Making a Difference Makes You Happy
Democracy depends on the time, energy, and engagement of ordinary people. But it remains quite difficult to motivate average citizens even to vote, much less to engage in the more intensive forms of political activism needed to counteract powerful forces that work against rule by the people.
That's why Malte Klar and I set out to determine whether people's engagement in political activity might be associated with the motivator of personal well-being. In other words, despite the struggles inherent in political activism, does being politically active brings its own rewards in terms of happiness and life satisfaction? Such a relationship seemed plausible to us, given past studies illustrating the well-being benefits of volunteering and of having pro-social attitudes and values.
To test this possibility, Klar and I surveyed one group of 344 college students, and then a larger group of 718 adults (all United States residents, half of whom were recruited from an online activism registry, and the other half of whom were community members recruited to match the activists on several demographic variables). Subjects’ political activism was assessed via measures like their commitment to activism (e.g., “I take the time I need to engage in activism”) and their sense of identity as an activist (e.g., “Being an activist is central to who I am”). Subjects were also asked how often they planned to or had participated in activist behaviors—ranging from sending “a letter or email about a political issue to a public official” to higher-risk activities like engaging “in a political activity in which you knew you will be arrested.”
Statistical analyses showed that after controlling for demographic factors like age, race, political orientation, and education, study participants who scored higher in political activism also reported higher levels of personal well-being. Specifically, political activism scores were associated with feeling more pleasant emotions, reporting greater life satisfaction, and having more experiences of freedom, competence, and connection to others. Our application of past research on “psychological thriving” further showed that 28 percent of the politically active adults had reached this highest level of well-being, compared to 18 percent of the community sample.
Because these correlational findings cannot establish whether being politically active actually caused increases in well-being, Klar and I conducted a third study. We asked students to write letters to the head of their college’s dining services; some students were assigned to write about “hedonistic” aspects of the food, commenting on the food’s taste and how enjoyable it was to eat, while other students were assigned to write about ethical and political aspects of the food, such as whether its production supported fair trade and social justice. Afterwards, students reported on their current personal well-being. Even with this relatively weak and short-term political action, results showed that subjects assigned to write about political issues reported feeling significantly more alert, energized, and alive than did those who wrote about the hedonistic aspects of food.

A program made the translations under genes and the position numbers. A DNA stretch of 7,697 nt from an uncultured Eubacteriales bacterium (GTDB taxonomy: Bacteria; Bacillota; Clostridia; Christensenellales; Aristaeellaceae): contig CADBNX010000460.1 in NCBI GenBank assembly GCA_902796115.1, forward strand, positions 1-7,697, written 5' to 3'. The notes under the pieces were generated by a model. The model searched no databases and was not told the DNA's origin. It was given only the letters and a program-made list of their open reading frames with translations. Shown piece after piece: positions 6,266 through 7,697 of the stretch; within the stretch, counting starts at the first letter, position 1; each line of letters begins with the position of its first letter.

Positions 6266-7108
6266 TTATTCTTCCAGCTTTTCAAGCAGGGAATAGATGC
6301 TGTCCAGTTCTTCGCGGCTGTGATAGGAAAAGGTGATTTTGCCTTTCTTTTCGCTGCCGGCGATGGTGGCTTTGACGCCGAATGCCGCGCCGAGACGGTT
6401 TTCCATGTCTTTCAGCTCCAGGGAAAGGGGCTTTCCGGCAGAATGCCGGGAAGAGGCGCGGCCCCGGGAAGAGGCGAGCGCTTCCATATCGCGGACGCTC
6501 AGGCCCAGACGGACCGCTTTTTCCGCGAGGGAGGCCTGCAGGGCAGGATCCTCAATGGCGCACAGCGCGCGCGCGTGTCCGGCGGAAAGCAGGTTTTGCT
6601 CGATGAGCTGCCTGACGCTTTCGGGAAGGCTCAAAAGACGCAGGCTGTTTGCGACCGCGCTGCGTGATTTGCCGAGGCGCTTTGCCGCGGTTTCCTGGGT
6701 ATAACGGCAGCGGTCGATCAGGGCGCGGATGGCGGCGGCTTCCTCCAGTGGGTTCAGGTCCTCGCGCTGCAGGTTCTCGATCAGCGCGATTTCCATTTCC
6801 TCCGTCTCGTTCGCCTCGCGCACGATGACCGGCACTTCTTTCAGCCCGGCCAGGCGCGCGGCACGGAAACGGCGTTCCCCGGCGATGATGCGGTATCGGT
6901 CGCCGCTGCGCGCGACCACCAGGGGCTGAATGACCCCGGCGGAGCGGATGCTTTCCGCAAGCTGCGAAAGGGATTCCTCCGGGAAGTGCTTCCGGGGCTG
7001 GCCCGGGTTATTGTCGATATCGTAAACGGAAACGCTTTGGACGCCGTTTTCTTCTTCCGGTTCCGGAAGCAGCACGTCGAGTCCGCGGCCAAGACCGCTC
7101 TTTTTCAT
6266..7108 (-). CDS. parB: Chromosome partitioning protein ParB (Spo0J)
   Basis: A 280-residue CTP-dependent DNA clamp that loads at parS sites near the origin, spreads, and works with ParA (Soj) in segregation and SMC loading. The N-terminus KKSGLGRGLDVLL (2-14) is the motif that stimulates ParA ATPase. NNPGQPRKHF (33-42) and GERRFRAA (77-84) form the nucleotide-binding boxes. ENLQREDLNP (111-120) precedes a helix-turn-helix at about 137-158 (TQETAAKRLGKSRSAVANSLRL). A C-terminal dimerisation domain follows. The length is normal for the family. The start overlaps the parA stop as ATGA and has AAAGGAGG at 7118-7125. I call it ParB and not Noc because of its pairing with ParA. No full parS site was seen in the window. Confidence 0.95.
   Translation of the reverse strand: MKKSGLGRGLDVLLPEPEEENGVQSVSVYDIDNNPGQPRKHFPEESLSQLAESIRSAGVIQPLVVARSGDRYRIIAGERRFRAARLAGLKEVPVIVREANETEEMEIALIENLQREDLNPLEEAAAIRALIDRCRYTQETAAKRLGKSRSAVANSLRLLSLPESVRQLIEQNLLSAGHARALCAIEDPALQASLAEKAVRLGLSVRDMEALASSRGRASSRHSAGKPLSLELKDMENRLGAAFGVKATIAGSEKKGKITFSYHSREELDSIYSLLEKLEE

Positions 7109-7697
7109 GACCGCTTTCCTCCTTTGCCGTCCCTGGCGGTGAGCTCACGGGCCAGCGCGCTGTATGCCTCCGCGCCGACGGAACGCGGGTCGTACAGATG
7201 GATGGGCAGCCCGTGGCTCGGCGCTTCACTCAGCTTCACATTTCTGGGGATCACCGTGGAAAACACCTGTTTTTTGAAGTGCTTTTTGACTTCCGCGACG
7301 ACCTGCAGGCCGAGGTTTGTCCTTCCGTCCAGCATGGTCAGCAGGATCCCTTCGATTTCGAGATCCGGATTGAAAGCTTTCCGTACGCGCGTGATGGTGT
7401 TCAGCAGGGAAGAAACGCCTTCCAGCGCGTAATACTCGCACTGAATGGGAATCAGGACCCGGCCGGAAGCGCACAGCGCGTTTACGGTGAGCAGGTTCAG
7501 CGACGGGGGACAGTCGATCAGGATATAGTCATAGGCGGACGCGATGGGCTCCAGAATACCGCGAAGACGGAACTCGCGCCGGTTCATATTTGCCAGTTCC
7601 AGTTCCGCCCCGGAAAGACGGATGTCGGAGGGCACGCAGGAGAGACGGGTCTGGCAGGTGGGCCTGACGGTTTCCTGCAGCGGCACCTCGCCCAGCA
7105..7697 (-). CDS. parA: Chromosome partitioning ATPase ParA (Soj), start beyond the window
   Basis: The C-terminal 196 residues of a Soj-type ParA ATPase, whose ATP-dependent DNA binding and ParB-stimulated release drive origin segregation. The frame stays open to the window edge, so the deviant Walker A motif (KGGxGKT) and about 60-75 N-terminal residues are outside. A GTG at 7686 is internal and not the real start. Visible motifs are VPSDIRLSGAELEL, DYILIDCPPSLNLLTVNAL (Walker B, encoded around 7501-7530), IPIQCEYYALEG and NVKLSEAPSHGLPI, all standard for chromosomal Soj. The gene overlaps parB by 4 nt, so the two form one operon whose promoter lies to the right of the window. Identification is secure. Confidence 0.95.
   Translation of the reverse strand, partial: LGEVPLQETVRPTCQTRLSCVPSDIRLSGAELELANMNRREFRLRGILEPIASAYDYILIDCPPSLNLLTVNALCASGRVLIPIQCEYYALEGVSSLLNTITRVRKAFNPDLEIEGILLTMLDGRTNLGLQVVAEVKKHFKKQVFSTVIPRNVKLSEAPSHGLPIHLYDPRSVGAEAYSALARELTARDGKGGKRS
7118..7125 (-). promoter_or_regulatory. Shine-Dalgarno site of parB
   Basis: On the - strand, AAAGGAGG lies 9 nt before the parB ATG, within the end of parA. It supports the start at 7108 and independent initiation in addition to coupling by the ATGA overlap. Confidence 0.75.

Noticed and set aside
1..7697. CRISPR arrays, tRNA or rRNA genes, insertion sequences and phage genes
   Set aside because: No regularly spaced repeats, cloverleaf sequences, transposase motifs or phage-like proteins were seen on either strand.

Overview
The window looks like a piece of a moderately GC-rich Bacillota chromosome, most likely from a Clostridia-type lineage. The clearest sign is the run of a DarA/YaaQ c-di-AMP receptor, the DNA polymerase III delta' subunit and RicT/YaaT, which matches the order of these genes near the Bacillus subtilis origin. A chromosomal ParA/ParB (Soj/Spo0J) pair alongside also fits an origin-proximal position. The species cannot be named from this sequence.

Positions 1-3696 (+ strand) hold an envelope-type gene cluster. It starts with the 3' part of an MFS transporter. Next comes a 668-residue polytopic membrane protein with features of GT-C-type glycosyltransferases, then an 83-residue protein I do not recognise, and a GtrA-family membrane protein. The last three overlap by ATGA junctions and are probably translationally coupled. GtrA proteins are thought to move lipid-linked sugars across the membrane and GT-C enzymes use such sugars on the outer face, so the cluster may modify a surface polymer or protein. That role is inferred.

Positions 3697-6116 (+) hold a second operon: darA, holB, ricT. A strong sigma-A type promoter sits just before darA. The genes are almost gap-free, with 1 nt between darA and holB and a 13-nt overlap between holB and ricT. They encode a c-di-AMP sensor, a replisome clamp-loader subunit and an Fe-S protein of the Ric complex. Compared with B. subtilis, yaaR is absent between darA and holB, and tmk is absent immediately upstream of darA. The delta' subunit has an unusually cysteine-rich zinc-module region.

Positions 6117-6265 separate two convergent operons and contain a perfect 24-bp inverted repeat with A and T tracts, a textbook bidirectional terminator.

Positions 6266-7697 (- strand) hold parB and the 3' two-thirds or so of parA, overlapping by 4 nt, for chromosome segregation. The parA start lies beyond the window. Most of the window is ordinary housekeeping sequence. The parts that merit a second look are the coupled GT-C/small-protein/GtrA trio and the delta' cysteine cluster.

There are of course many limits to the three studies Klar and I conducted, including their use of only U.S. citizens and their short-term nature. Our results also have an important caveat: Engagement in “high-risk” activist behaviors that can lead people to get arrested or physically injured bore no systematic associations with personal well-being. Nonetheless, the results clearly suggested that being politically active is associated with higher levels of personal well-being, and may even cause improvements in vitality.
Politicians and activists typically attempt to motivate ordinary citizens to participate in democracy on the basis of moral appeals or attempts to fix a problem. Our results suggest that it might also be worthwhile to highlight the internal rewards citizens can obtain from being politically engaged: A sense of satisfaction, the experience of pleasant emotions and of connection with others, and a feeling of aliveness.
Tim Kasser, Ph.D., wrote this article for YES! Magazine, a national, nonprofit media organization that fuses powerful ideas with practical actions. Tim is professor and chair of Psychology at Knox College in Galesburg, Illinois. The paper this essay is based on was published in the journal Political Psychology under the title “Some benefits of being an activist: Measuring activism and its role in psychological well-being.”
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